• Sign in
  • |
  • Sign up

Car Buying

Should You Buy an Electric Vehicle or a Plug-In Hybrid?

RELATED READING
RESEARCH BY MAKE
Toyota cars, trucks and SUVs Ford cars, trucks and SUVs Honda cars, trucks and SUVs Chevrolet cars, trucks and SUVs Nissan cars, trucks and SUVs Volkswagen cars, trucks and SUVs Mercedes-Benz cars, trucks and SUVs BMW cars, trucks and SUVs
Acura cars, trucks and SUVs Alfa Romeo cars, trucks and SUVs AMC cars, trucks and SUVs Aston Martin cars, trucks and SUVs Audi cars, trucks and SUVs Bentley cars, trucks and SUVs BMW cars, trucks and SUVs Bugatti cars, trucks and SUVs Buick cars, trucks and SUVs Cadillac cars, trucks and SUVs Chevrolet cars, trucks and SUVs Chrysler cars, trucks and SUVs Daewoo cars, trucks and SUVs Datsun cars, trucks and SUVs DeLorean cars, trucks and SUVs Dodge cars, trucks and SUVs Eagle cars, trucks and SUVs Ferrari cars, trucks and SUVs FIAT cars, trucks and SUVs Fisker cars, trucks and SUVs Ford cars, trucks and SUVs Freightliner cars, trucks and SUVs Genesis cars, trucks and SUVs Geo cars, trucks and SUVs GMC cars, trucks and SUVs Honda cars, trucks and SUVs HUMMER cars, trucks and SUVs Hyundai cars, trucks and SUVs INFINITI cars, trucks and SUVs Isuzu cars, trucks and SUVs Jaguar cars, trucks and SUVs Jeep cars, trucks and SUVs Kia cars, trucks and SUVs Lamborghini cars, trucks and SUVs Land Rover cars, trucks and SUVs Lexus cars, trucks and SUVs Lincoln cars, trucks and SUVs Lotus cars, trucks and SUVs Maserati cars, trucks and SUVs Maybach cars, trucks and SUVs Mazda cars, trucks and SUVs McLaren cars, trucks and SUVs Mercedes-Benz cars, trucks and SUVs Mercury cars, trucks and SUVs MINI cars, trucks and SUVs Mitsubishi cars, trucks and SUVs Nissan cars, trucks and SUVs Oldsmobile cars, trucks and SUVs Plymouth cars, trucks and SUVs Pontiac cars, trucks and SUVs Porsche cars, trucks and SUVs RAM cars, trucks and SUVs Rolls-Royce cars, trucks and SUVs Saab cars, trucks and SUVs Saturn cars, trucks and SUVs Scion cars, trucks and SUVs smart cars, trucks and SUVs SRT cars, trucks and SUVs Subaru cars, trucks and SUVs Suzuki cars, trucks and SUVs Tesla cars, trucks and SUVs Toyota cars, trucks and SUVs Volkswagen cars, trucks and SUVs Volvo cars, trucks and SUVs Yugo cars, trucks and SUVs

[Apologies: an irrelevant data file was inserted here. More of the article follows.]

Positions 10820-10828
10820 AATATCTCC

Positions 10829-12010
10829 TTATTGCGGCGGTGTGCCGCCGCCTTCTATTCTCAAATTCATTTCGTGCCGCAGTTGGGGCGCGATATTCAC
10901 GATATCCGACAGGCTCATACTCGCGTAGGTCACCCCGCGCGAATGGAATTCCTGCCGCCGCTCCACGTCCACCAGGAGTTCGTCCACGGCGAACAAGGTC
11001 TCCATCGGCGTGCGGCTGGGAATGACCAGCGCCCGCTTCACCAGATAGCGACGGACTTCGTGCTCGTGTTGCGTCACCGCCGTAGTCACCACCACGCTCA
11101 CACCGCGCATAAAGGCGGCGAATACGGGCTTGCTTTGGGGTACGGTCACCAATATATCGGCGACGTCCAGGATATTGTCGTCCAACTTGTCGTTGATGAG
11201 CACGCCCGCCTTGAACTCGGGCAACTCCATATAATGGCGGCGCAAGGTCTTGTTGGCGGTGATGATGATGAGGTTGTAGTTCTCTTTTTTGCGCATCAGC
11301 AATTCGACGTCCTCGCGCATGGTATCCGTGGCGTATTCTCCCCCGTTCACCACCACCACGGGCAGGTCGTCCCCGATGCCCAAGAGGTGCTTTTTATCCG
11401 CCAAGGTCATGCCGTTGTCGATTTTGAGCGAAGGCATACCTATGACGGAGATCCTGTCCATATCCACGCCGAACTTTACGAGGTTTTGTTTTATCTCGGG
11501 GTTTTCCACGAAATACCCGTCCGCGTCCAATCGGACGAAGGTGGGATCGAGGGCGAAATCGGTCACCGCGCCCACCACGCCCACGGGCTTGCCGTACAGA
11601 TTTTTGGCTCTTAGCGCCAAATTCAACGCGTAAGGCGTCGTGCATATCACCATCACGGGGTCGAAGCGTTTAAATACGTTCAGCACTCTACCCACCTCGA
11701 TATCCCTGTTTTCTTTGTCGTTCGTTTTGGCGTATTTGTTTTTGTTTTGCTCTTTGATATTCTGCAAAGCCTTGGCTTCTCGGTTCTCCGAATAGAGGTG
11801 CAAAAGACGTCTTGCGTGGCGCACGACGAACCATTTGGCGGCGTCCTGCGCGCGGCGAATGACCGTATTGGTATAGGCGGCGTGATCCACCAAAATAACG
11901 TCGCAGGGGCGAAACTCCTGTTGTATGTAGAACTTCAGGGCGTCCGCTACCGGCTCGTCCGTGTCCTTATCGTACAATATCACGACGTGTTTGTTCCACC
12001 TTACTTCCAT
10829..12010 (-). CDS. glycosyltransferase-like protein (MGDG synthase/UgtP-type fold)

RESEARCH BY STYLE
AWD/4WD
Commercial
Convertible
Coupe
Hatchback
Hybrid/Electric
Luxury
Sedan
SUV/Crossover
Truck
Van/Minivan
Wagon

author photo by Doug DeMuro April 2014

If you're interested in buying a new car with a focus on the latest fuel-efficient technology, then you're probably trying to choose between a plug-in hybrid and an electric vehicle (EV). So, which one is right for you? We go over the benefits and drawbacks of each to help you decide.

Plug-In vs. Electric: What's the Difference?

Before we cover the benefits and drawbacks of EVs and plug-ins, it's important to understand the difference between the two vehicle types.

Plug-in hybrid cars are exactly what their name suggests: They're hybrid cars that can be plugged in. Examples include the Cadillac ELR, the Chevrolet Volt and the Toyota Prius Plug-In. Essentially, plug-in cars use two different powertrains, both of which can drive the wheels. There's an electric motor that lets drivers go a certain limited distance (often between 30 and 40 miles), and there's a normal gasoline engine that kicks in once the electric motor is depleted.